Saturday, April 18, 2009
Sir Roderick MacKenzie of Coigeach
Sir Roderick MacKenzie of Coigeach was the founder of the house of Cromartie, He was the first Baron. Born about 1574, he was the second son of Colin Mackenzie of Kintail. His father endowed him with his portion, which was the lands of Culteleod, also called Castle Leod. He acquired the barony of Coigeach through his marriage in 1605 with Margaret MacLeod, who was the daughter of Torguil or Torquill MacLeod, of Lewes. He acquired the lands of Tarbat not long before his death in 1626. He built Castle Leod in Strathpeffer, and it bears the initials of Roderick and Margaret on its massive walls. When his family achieved the earldom, they adopted Margaret's surname of MacLeod as one of their minor titles. He was known as a great man of influence from his own abilities and not because of his property or the guardianship he had for his nephew, Lord MacKenzie of Kintail's property.
Alexander Mackenzie relayed an old story about Roderick MacKenzie.
On an occasion, Roderick was passing through Atholl on his way to Edinburgh, in the interest of his nephew who was his ward. The men of the lord whose property he was passing through, stopped him and questioned him about passing through their country without permission. The Tutor , as Roderick was called, dismounted from his horse and went to a rock and began sharpening his claymore on it. The men asked him what he was doing. He replied, "I am going to make a road." "You shall make no road here," they said. "Oh, I don't seek to do so, but I shall make it between your lord's head and his shoulders if I am hindered from pursuing my lawful business."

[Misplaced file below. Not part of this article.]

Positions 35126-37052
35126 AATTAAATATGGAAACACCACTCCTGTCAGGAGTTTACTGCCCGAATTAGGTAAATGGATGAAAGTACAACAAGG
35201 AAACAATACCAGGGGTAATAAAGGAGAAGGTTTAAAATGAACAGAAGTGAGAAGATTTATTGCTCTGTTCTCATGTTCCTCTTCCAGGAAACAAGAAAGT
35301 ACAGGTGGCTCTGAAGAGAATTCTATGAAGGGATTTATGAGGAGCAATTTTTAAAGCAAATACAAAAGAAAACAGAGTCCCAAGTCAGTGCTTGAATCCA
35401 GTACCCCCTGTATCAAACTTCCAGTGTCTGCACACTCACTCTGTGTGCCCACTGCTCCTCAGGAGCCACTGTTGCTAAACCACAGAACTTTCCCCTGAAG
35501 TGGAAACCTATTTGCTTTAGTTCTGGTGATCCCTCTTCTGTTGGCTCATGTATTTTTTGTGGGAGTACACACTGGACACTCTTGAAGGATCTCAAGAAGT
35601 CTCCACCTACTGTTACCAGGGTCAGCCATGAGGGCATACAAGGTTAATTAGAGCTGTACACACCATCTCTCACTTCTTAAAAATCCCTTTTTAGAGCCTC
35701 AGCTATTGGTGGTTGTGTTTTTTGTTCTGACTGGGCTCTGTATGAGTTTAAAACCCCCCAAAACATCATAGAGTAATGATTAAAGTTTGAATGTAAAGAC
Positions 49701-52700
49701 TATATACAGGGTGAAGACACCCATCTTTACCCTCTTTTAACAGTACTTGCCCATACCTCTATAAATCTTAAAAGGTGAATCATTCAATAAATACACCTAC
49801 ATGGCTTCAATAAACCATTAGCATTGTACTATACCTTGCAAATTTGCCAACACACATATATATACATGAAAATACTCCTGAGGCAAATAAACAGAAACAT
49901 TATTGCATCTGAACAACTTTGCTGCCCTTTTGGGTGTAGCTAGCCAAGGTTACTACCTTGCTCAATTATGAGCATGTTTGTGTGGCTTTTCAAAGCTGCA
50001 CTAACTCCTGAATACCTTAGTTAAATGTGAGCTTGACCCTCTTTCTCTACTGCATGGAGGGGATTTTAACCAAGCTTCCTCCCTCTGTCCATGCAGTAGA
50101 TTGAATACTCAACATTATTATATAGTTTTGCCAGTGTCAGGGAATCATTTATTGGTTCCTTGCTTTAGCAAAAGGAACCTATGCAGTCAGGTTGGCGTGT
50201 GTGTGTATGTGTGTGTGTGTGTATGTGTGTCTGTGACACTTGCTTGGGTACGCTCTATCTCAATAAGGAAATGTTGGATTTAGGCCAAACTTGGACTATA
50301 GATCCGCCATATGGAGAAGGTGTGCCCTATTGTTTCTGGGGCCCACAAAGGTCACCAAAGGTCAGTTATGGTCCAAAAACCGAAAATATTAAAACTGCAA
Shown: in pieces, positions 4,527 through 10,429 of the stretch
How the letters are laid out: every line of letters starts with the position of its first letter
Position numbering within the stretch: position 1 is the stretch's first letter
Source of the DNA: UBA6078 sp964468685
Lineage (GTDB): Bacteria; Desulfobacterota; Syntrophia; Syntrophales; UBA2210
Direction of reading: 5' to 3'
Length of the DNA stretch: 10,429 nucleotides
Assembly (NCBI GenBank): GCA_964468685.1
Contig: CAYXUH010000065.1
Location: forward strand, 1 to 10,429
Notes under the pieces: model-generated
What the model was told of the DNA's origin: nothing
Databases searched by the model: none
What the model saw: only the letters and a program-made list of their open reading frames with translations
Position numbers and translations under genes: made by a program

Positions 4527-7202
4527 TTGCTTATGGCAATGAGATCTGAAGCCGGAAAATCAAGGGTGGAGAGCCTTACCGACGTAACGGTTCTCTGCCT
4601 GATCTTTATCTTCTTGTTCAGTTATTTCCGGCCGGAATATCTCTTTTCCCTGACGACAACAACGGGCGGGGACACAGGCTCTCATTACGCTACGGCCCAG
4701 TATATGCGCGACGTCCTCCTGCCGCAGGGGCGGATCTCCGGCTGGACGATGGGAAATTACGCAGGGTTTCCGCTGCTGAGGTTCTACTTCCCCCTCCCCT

When they heart this, they left and went to their master and told him what had happened. His Lordship replied, "It was either the devil or the Tutor of Kintail, let him have a free path for ever."
There is a proverb used in Ross-shire, "There are but two things worse than the Tutor of Kintail--frost in spring and mist in the dog days."
When Roderick MacKenzie married Margaret, daughter of Torquil Cononach of Lewis, he obtained her father's mainland possessions. They had been however, granted in 1605 to Kenneth MacKenzie, his elder brother. He bought Tarbat Ness(see photo of lighthouse on Tarbat Ness above) and Milton in Easter Ross from the Munroes.
Sir Roderick died at Castle Leod(see photo above) in 1626 at the age of 48,and was buried at Dingwall. He was succeeded by his eldest son, Sir John Mackenzie, of Tarbat, who was created a Knight Baronet in 1628 by King Charles I.
His widow Margaret MacLeod married as her second husband Thomas Fraser.
The Edinburgh Review: Or Critical Journal - Page 5
by Sydney Smith, Francis Jeffrey Jeffrey, William Empson, Macvey Napier, George Cornewall Lewis, Henry Reeve, Arthur Ralph Douglas Elliot, Harold Cox - 1878
History of the Frasers of Lovat. To which is added those of Dunballoch and ... - Page 536
by Alexander Mackenzie - 1896
History of the Mackenzies: With Genealogies of the Principal Families of the ... - Page 600
by Alexander Mackenzie - Mackenzie clan - 1894